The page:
I don’t think anyone’s booted up Euro Truck Sim for the first time and not made a huge mistake that led to the infrastructure of a small shipping port shutting down. It turns out that the line between ‘everythings fine’ and ‘potential economic collapse’ is about 3 inches between a local’s car and a lorry driver with 30 minutes experience (most of which was spent not stopping fast enough for red lights and driving 56mph in a 30mph zone).
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It's been 12 years since the first Crackdown game hit the Xbox 360, and the third instalment in the series - after 5 years of development hell - is finally here.
But is it any good?
Lady Gaga’s ‘Joanne’ is an album I often revisit, and was one of my favourite albums of 2016. Yet, in 2019, I feel like it’s an album that really doesn’t seem to get the love I think it deserves. Why is that?Read More
Lets try something different! A new type of column with one BIG picture instead of lots of little words. This big picture is about Ace Combat 7, and how much fun I had crashing into the ground a lot. It’s more satisfying than Microsoft Flight Sim 98 for causing unnecessary damage to your aircraft, and maybe that’s what really matters.
Was that a review? Yeah, sure, why not?
You can find more of my comics by following me on twitter!
Oh dang! Ya boy Tom finally pulled his finger out and wrote a review.
This past Tuesday (29th Jan), I attended Monster Magnet’s lone UK date of their ‘Mindf****r’ tour at London’s Electric Brixton, a gig that in many ways was 12 years in the making. Their 2007 album ‘4-Way Diablo’ was one of the first albums I ever owned myself, rather than stealing from my dad’s CD collection or a compilation of the Tony Hawk Pro Skater 4 soundtrack. Now, you’d be forgiven in thinking the 13 tracks that comprise ‘4-Way Diablo’, and indeed the wider Monster Magnet discography, are nothing more than self indulgent, over the top and derivative; but it was (and still is) for these reasons that I fell completely in love with the band. Yes, their leather-clad, rockstar schtick might be passé, but it’s entirely self aware and serves as a love letter to a bygone era of the genre. I’d never consider myself a stick in the mud, and I genuinely believe we live in one of the most exciting periods for alternative music in a good long while, but at a time where there’s a few too many ‘Oli Sykes’ types dominating headlines, it can’t hurt to have a few Dave Wyndorfs.
Personal exposition aside, how did the New Jersey natives perform on a wintery Tuesday in Brixton?
Opening the evening’s proceedings was local rock trio Puppy, a band I’ve been vociferously singing the praises of for the past couple of years. If you haven’t heard of Puppy yet, the only way I can describe their sound is Wheatus tossed in a blender with Iron Maiden, with a garnish of satanism for good measure. Trust me, they’re THAT good. Unfortunately (or fortunately, depending on your outlook), their intro music - the Terminator 2 main theme - fails to play, resulting in a hilarious acapella cover by vocalist/guitarist Jock Norton instead. Technical mishaps aside, the band crack on with a blistering set that encompasses their burgeoning, yet impressive back catalogue, including a couple of tracks from their brand new album ‘The Goat’, released the previous week. Tracks such as The Great Beyond and Black Hole sound particularly huge, evoking both voluntary and involuntary head banging.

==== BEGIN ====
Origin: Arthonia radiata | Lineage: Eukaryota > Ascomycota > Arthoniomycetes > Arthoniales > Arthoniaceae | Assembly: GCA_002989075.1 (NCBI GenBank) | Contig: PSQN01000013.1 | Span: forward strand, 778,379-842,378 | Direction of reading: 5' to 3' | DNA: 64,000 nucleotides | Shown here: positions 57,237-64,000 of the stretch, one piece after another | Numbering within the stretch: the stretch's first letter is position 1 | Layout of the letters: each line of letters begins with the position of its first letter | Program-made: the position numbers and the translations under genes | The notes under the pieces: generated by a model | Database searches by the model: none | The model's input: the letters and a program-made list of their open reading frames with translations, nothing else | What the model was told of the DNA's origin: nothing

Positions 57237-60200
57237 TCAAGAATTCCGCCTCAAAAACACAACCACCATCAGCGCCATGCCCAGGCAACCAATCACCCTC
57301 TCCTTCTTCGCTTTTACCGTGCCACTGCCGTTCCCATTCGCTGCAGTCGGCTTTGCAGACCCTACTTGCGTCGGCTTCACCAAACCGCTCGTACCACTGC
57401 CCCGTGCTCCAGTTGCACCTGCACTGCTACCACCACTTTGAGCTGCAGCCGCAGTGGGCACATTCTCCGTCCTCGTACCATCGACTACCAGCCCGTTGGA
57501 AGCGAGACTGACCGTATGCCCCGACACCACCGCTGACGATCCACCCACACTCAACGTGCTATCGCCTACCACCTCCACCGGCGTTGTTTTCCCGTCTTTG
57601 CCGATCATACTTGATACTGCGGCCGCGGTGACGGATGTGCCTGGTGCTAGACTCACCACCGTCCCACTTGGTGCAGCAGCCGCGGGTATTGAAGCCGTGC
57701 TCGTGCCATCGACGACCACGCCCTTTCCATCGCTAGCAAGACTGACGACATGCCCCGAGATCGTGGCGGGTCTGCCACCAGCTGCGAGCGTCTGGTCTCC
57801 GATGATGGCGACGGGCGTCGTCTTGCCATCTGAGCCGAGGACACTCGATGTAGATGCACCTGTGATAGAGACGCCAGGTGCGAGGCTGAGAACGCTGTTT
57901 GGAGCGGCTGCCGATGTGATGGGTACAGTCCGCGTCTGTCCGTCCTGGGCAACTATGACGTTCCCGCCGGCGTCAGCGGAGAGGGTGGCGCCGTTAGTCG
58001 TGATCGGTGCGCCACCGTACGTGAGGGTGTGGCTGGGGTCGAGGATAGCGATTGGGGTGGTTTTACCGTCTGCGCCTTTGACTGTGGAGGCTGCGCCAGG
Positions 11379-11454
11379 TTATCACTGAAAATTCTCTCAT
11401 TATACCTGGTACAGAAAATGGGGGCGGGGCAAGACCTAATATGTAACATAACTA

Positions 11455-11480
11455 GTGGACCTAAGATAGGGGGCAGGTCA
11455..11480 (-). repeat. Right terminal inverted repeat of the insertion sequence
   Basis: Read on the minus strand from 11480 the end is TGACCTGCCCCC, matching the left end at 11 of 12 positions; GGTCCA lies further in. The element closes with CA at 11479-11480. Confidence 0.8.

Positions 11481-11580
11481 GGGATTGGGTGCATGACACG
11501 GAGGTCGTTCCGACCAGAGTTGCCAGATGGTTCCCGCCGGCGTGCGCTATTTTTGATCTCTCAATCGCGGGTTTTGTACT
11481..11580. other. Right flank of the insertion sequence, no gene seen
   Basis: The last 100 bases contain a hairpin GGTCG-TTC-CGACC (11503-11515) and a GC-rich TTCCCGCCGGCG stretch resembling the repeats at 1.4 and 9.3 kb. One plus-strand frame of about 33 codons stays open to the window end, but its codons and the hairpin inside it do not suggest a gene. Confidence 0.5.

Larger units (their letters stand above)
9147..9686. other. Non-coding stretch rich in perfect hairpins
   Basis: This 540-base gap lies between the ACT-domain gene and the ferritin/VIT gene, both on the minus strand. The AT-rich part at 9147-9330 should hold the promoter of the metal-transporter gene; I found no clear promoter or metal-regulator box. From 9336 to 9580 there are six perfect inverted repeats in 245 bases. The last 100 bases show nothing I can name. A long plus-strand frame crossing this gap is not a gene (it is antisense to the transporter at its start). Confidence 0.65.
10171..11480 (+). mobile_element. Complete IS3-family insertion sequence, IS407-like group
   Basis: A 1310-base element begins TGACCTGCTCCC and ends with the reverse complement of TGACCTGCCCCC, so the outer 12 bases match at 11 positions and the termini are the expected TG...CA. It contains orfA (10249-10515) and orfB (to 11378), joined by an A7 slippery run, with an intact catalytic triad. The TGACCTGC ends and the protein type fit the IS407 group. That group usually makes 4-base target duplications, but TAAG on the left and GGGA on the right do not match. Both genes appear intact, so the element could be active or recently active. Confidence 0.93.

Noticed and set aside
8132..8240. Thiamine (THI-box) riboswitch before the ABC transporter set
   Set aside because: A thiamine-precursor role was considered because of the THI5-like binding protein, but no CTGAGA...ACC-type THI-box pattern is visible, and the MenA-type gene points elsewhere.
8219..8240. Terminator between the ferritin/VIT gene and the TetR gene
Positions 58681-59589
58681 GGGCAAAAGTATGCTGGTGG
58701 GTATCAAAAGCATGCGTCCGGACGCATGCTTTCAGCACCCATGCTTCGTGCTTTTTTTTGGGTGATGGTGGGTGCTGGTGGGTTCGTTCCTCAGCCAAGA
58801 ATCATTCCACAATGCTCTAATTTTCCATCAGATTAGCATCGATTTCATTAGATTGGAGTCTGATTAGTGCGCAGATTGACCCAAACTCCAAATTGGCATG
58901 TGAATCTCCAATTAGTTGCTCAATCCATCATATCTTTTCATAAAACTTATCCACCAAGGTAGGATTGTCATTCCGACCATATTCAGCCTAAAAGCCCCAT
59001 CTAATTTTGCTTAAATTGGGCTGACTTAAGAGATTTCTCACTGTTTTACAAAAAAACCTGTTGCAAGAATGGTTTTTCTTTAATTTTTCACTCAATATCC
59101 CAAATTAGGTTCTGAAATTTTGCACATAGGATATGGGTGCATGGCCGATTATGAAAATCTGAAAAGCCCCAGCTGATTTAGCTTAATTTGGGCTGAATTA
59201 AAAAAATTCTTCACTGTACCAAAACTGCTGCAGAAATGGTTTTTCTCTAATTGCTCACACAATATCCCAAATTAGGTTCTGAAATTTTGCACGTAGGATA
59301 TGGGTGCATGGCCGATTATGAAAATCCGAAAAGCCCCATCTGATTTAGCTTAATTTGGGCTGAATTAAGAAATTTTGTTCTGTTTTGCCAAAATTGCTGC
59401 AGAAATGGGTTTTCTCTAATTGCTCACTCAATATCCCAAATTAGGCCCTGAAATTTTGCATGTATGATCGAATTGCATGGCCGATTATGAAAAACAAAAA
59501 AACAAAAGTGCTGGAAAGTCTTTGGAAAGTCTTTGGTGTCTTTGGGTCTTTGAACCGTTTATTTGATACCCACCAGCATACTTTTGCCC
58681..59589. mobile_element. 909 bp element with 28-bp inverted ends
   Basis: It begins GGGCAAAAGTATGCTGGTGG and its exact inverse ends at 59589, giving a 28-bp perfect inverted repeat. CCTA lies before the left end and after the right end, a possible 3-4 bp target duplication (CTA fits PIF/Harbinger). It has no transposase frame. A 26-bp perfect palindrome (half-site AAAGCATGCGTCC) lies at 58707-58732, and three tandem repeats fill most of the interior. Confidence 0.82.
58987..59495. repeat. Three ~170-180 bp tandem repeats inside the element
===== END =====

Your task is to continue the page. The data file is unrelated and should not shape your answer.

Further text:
Whilst there’s not quite the usual standard to banter with the audience (I once saw Jock offer free merch in return for a ham sandwich), we’re instead treated to a jam-packed 40 minute set that never lets up, and it’s clear as the band walk off stage that they’ve definitely left an impression on the hometown crowd. If you’ve slept on Puppy up until now, I strongly encourage you give them a listen asap. 8/10
After a brief intermission, the lights fade and the mighty Monster Magnet take to the stage, and boy, they didn’t disappoint. Dave Wyndorf and co. might be getting up a bit in age (Wyndorf himself nearly eligible to claim a UK state pension), but you’d never notice it as they jump straight into Dopes To Infinity, with the eccentric frontman matching the energy of the crowd from the first note to the last. In fact, I’m fairly sure he only unclenched his outstretched fist to occasionally strum his guitar, being the band’s third guitarist (whether his was actually plugged in is a matter I’m still trying to figure out). Not giving anyone a moment to breath, the band continue straight into Rocket Freak off their latest album, demonstrating that their new tracks shred just as hard as their singles from the 90s.
From that point on, their set continues at a frenetic pace, with the band’s light show often mesmerising as much as the songs themselves (I sure hope nobody suffered from epilepsy). From the psychedelic journey that is Ego, The Living Planet to the iconic Space Lord, it’s impossible not to have a massive, stupid grin on your face, experiencing one of the last true ‘rock ‘n’ roll’ bands. The band return for a 3 track encore that culminates with an impassioned rendition of Powertrip, before sending everyone off happy into the snowy capital. 9/10
Monster Magnet might be as subtle as a sledgehammer, but honestly, what did you expect from a band whose latest album is titled ‘Mindf****r’? In fact, what did you expect from a band called Monster Magnet? What they do might not be to everyone’s taste, but damn do they do it well.
By Tom Baker